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Scientists discover traces of the universe's first stars

[Oct. 15, 2023: Staff Writer, The Brighter Side of News]

This image provided by the National Astronomical Observatories of China (NAOC) shows the first generation stars end up as a special type of supernovae, called pair-instability supernovae (PISN). (CREDIT: NAOC/Handout via Xinhua)

In a historic breakthrough, an international research collaboration has unearthed the first chemical imprints of the oldest stars to ever twinkle in our cosmos. Spearheaded by a group of astrophysicists and scientists from China, Australia, and Japan, the study, recently showcased in the renowned Astrophysical Journal, throws light on the massive stars that once adorned the nascent universe.

The journey to this landmark discovery stretches back decades. “Astronomers had speculated that in the early universe, there were stars that could be extremely colossal,” Zhao Gang, a luminary from the National Astronomical Observatories, Chinese Academy of Sciences, commented on the ongoing quest. “Scientists had been trying to find the proof for decades.” Now, their tireless pursuit has borne fruit.


Zhao Gang's revelation pertains to the pioneering 'first-generation stars'. These cosmic beacons, illuminating the universe merely 100 million years post the Big Bang, potentially boasted a mass a staggering 260 times that of our sun. This new-found data harmoniously aligns with long-standing astronomical forecasts.

An artist’s impression of distant gas clouds. (CREDIT: European Southern Observatory)

In the cosmic ballet, these first-generation stars were ephemeral dancers. Their lifespan was fleeting, culminating in partial explosions. Their legacy, however, is eternal, detectable in the subsequent star generations via the unique chemical autographs they bequeathed. This continuous transfer of chemical signatures forms a celestial lineage linking the very first stars to their cosmic descendants.


The initial stars were composed almost exclusively of hydrogen and helium, in stark contrast to their modern counterparts, which are enriched with metallic elements. Guided by this understanding, the researchers embarked on a quest for stars showcasing minimal metallic characteristics.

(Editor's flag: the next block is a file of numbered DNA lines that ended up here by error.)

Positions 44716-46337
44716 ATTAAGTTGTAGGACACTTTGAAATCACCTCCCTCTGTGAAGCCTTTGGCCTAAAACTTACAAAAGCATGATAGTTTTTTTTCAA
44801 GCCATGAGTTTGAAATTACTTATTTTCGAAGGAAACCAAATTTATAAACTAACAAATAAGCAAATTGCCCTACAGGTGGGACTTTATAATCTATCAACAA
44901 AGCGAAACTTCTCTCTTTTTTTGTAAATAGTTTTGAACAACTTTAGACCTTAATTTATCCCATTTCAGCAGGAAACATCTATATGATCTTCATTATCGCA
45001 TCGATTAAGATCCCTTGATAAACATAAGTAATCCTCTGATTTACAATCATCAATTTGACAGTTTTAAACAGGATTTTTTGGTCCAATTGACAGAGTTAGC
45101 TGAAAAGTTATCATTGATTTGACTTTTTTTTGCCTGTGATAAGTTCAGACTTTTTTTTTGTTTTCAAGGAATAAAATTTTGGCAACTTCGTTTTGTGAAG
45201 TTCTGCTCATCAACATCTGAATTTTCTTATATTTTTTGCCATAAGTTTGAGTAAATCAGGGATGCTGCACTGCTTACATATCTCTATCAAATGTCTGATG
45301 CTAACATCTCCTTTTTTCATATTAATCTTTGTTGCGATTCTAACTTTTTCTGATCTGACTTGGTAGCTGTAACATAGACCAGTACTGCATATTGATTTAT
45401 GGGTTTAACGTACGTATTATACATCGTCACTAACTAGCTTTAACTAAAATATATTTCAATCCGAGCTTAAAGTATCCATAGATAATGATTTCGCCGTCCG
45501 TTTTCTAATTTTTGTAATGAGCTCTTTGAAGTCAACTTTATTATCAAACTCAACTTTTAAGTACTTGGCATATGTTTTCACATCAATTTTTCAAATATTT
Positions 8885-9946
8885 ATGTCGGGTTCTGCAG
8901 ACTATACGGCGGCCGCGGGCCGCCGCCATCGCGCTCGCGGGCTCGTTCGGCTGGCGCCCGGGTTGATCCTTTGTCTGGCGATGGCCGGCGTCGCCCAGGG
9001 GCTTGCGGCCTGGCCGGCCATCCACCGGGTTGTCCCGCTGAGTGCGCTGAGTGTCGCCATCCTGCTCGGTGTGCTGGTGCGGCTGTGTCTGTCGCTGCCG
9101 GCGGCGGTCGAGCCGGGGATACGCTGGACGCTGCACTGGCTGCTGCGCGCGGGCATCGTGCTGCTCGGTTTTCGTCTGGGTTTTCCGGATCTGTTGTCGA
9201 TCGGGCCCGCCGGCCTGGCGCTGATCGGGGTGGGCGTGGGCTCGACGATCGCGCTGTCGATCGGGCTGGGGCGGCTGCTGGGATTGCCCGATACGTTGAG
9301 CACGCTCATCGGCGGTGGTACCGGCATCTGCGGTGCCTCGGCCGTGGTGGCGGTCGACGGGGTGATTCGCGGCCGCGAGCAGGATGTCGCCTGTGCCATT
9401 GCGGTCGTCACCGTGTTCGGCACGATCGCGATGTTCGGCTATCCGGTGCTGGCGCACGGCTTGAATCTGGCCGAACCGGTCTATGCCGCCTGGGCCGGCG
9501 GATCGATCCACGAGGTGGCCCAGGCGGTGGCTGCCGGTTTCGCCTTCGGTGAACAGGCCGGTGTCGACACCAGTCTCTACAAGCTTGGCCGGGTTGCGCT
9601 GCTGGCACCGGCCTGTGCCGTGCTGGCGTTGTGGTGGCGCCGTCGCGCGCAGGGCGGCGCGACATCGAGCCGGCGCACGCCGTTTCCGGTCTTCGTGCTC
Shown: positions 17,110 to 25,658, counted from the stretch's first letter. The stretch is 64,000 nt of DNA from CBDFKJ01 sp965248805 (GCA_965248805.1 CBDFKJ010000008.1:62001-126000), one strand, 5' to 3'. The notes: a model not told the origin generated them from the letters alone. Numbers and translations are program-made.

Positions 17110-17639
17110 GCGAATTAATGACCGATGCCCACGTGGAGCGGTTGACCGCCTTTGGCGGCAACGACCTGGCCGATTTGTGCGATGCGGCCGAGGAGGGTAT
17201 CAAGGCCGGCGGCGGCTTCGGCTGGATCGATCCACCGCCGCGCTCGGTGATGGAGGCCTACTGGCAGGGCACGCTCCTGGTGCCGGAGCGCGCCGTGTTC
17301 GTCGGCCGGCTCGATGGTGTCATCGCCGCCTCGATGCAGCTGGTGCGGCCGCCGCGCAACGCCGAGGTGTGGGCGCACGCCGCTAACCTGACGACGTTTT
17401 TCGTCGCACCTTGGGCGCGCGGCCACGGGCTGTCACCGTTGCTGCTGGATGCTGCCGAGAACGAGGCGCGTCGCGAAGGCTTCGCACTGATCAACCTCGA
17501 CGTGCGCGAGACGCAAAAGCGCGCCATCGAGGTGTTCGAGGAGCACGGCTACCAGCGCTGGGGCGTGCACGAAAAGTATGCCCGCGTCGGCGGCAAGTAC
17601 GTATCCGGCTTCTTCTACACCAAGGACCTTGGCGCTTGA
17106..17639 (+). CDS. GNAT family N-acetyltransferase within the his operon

Carbon-to-iron ratio as a function of [Fe/H] of all our gaseous absorption systems (filled circles) and of stars in UFDs (light-blue squares), dwarf spheroidal galaxies (blue squares), and the MW (gray/black squares). (CREDIT: Astrophysical Journal)

At the heart of their research was a star christened 'LAMOST J1010+2358'. Distinguished by its specific chemical features, this star unlocked the secrets of the universe's infancy. A comparative analysis between its chemical spectrum and theoretical frameworks led to a momentous conclusion – its progenitor, a first-generation star, possessed a mass 260 times that of our sun.


Alexander Heger, a distinguished professor at Monash University’s School of Physics and Astronomy, elucidated on the monumental implications of this discovery. “The first-generation star we observed has the potential to become the oldest star we have ever seen,” he remarked.

“It probably had only lived for 2 1/2 million years and then exploded.” Emphasizing the import of such studies, Heger stated, “It’s about understanding our origins and the origins of the universe. So far, this is sort of a blind spot in our understanding of the entire history of the universe.”


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Such a groundbreaking discovery isn't without its challenges. Quentin Andrew Parker, the esteemed director of the Laboratory for Space Research at the University of Hong Kong, likens the quest to a proverbial needle in a haystack, given the sheer multitude of stars in our galaxy. Notably, Parker was not a direct contributor to the research, yet he championed its significance.

The revelation was empowered by observations from two terrestrial titans: the Large Sky Area Multi-Object Fibre Spectroscopic Telescope (LAMOST) in the vicinity of Beijing, and the Subaru Telescope in Hawaii, under the aegis of the National Astronomical Observatory of Japan.


Parker extolled the capabilities of the LAMOST telescope, highlighting its unparalleled efficiency in obtaining spectra for myriad stars. “You can take 4,000 spectra of 4,000 different objects at the same time,” he expressed with evident admiration.

MDF of our 30 absorbers assuming solar relative abundances (green) and Cayrel's relative abundances (purple) in the photoionization model. A dashed line at [Fe/H] = −1.8 separates the very metal-poor (VMP) absorbers from the others. (CREDIT: Astrophysical Journal)

However, beyond the prowess of technology and science, lies the power of human collaboration. Parker underlined the immense success of this research as not only a milestone in fundamental science but as a testament to "wonderful international collaboration". Harnessing the expertise and insights of a global scientific community, he pointed out, was instrumental. “That’s how modern science works at its best,” Parker affirmed.


Thus, the discovery stands as a monumental testament to both human ingenuity and the awe-inspiring tapestry of the universe, revealing chapters of a story that began at the very dawn of time.

For more science news stories check out our New Discoveries section at The Brighter Side of News.


Note: Materials provided above by The Brighter Side of News. Content may be edited for style and length.


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